The Never Taught History Of Modern School System
Actual reason the modem school system was made
Schools across the world have these similar traits in nature.
Children must participate
Classes are divided into 12 levels of promotion
The students are separated by age not by what they want to learn or have learned
The authority is the teacher. Children are hallowed heads that the teacher is paid to fill out.
The students are not given the opportunity to explore other subjects
Teachers are only considered qualified if the can provide the required certificates
The curriculum is made and taught in a manner that does not mind if it works for some student
It focuses on a structured curriculum and lesson plans, not experiences in real life.
Would you have invented this idea if you were starting from scratch and wanted to help children become contributing, well-rounded members of society? Certainly not. Nobody else has done so.
For several decades, European rulers' favourite pastime was invading each other to gain more territory. The Prussians were faced with a problem: most of the Prussian troops were farmers drafted for war. They had an irritating urge to go home to their families and farm when the enemy fired at them. With that army, Prussia would not gain more ground! The army needed soldiers who would blindly follow if told to make a suicidal charge, not soldiers who would kill their captain and go home.
To create them, Prussia developed a school system that centred on making students appreciate and follow the figure of authority, a teacher. They already learned how to stand in a straight line as young men arrived for their first day in uniform. Prussia is a force in the military. It has been expanding its territory, and we call it Germany today.
But Prussia couldn't say "Give us your kids so we can train them to be killers," to parents. Schools often taught reading and arithmetic. Whether the primary objective was to mold obedient soldiers or obedient men, history does not tell us. Prussia has earned both. However, students did not learn to think critically. The instructor had the answer; memorizing it was the task of the students.
This, alone, may have been enough to convince other rulers to follow what had become known as the Prussian method. There was soon another incentive: the Industrial Revolution. Previously, most Europeans lived in the countryside and worked for themselves — usually as fishermen, shopkeepers, blacksmiths, or carpenters.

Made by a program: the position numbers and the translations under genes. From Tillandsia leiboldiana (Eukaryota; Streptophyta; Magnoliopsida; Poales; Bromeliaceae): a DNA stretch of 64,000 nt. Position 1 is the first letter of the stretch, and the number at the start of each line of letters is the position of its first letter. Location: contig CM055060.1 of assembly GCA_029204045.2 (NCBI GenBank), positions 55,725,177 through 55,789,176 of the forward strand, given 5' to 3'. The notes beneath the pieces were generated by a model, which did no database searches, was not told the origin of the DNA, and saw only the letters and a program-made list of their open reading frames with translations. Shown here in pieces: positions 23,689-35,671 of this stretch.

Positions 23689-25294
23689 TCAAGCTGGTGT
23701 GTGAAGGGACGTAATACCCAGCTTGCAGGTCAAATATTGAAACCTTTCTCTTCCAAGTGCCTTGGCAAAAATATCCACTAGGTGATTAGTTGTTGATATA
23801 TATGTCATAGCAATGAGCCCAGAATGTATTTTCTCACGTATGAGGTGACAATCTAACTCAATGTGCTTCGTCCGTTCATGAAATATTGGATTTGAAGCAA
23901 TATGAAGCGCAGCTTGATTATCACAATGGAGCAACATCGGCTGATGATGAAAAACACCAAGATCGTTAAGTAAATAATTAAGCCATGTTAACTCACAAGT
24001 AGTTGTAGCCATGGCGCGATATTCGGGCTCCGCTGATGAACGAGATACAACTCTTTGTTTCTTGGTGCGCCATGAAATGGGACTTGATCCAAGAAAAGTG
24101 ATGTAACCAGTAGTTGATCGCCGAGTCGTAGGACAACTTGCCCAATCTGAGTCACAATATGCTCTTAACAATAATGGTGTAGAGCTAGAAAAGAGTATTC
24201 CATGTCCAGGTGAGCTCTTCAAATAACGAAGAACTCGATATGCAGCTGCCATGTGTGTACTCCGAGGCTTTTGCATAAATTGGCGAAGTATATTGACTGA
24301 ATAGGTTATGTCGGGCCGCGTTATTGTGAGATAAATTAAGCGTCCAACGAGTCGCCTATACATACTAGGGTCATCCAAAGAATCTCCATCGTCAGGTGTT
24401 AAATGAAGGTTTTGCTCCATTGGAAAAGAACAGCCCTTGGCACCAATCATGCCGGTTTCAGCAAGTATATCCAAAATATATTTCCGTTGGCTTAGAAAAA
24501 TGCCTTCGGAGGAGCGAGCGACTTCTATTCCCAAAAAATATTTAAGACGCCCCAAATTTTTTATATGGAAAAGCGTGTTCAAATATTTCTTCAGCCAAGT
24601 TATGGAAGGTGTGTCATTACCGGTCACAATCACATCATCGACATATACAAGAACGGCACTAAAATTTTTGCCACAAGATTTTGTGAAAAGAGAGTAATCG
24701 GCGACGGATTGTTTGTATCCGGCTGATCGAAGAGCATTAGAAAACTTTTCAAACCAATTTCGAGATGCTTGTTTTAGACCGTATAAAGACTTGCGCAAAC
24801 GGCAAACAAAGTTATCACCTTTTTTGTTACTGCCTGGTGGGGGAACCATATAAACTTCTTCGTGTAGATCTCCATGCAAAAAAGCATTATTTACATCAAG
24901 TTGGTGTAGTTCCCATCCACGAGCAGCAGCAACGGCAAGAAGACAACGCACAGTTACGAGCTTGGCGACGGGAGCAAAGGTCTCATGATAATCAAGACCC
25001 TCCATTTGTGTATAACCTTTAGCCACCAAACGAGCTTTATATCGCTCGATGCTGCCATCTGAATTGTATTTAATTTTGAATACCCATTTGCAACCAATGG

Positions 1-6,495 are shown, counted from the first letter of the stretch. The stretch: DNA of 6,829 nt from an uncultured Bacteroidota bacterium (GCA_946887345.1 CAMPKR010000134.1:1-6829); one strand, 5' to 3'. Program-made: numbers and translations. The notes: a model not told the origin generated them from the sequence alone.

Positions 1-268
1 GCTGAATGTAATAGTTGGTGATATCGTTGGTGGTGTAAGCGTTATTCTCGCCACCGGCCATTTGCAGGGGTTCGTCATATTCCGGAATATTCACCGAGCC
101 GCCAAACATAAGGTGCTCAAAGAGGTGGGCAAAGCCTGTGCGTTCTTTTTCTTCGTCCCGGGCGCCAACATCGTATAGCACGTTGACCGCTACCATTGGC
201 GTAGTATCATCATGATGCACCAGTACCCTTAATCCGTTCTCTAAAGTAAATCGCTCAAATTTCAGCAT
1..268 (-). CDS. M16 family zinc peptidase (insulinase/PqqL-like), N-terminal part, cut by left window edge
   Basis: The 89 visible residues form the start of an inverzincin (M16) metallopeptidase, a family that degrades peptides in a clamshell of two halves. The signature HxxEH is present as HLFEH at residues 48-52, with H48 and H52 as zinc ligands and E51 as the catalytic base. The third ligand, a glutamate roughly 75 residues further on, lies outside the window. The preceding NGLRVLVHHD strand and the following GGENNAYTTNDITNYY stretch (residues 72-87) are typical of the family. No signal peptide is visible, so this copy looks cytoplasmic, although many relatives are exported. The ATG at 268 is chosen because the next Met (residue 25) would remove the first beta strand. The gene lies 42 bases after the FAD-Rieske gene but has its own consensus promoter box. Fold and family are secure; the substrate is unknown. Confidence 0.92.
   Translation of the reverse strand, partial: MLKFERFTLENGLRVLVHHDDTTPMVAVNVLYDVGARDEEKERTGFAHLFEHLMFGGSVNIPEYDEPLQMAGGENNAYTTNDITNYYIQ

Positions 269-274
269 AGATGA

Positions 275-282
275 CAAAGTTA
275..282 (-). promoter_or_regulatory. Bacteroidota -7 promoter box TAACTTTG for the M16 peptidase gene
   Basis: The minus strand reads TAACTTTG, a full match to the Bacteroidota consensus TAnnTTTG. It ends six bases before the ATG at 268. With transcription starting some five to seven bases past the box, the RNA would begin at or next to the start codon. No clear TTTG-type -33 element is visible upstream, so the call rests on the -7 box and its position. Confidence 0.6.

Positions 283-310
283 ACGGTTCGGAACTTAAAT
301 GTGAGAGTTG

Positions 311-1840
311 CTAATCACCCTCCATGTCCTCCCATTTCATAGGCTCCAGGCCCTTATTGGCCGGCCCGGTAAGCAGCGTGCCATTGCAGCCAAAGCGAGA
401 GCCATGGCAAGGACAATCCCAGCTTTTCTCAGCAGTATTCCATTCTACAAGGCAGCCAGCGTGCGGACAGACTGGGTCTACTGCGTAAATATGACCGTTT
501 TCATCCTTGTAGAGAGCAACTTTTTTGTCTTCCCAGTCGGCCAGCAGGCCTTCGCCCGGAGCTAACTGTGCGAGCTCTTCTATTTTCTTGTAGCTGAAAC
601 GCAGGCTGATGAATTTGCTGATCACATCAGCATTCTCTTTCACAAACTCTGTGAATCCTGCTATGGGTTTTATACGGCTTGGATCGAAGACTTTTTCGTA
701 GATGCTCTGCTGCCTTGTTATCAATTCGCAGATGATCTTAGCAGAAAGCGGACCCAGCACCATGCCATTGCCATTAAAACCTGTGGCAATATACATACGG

The invention of the steam engine has changed all that. Urban factories sprung up in a couple of decades. Farmers — often searching for a better life, often driven out of their land — moved to the region. Yet they were not reliable factory employees. Owners wanted staff who would turn up on time, obey orders, and embrace boredom as their fate on life. The Prussian-style schools were churning them out.
More funding has come from a different direction. Horace Mann, an American reformer, thought that the Prussian education system could change the lives of poor citizens in the United States. Massachusetts had to introduce it, and other states quickly followed.
The Prussian scheme was implemented by European nations in their colonies. It created a docile, low-level workforce that was needed while appearing to support the local community. School enrollment has risen in most countries today, but the Prussian system still prevails.
Today, further funding for this Prussian scheme comes from a new source: the education sector. A massive network — administrators, teachers, and government officials; textbook and curriculum publishers; teacher training colleges; aid staff in developing countries; and inevitable consultants — all derive their income from the changing public education system. All of them really care about children and education. But they're still worried about their wages and job stability. It shapes their thought and restricts their appetite for profound change.
The never-ending stream of commentators, both in the global South and North, obviously see that the scheme doesn't work, and they think this is so simple that it shouldn't be hard to change it.
But the method works — for a lot of people. Not only in the education sector, but also for the global elite. And so, it's still flourishing. And if the kids don't.
As though, this topic carries a lot of controversy on its name The Prussian School System. I suggest you also make your own findings if not sure of my article and please also contribute by asking questions for further details. Please I would love to hear your opinion on this top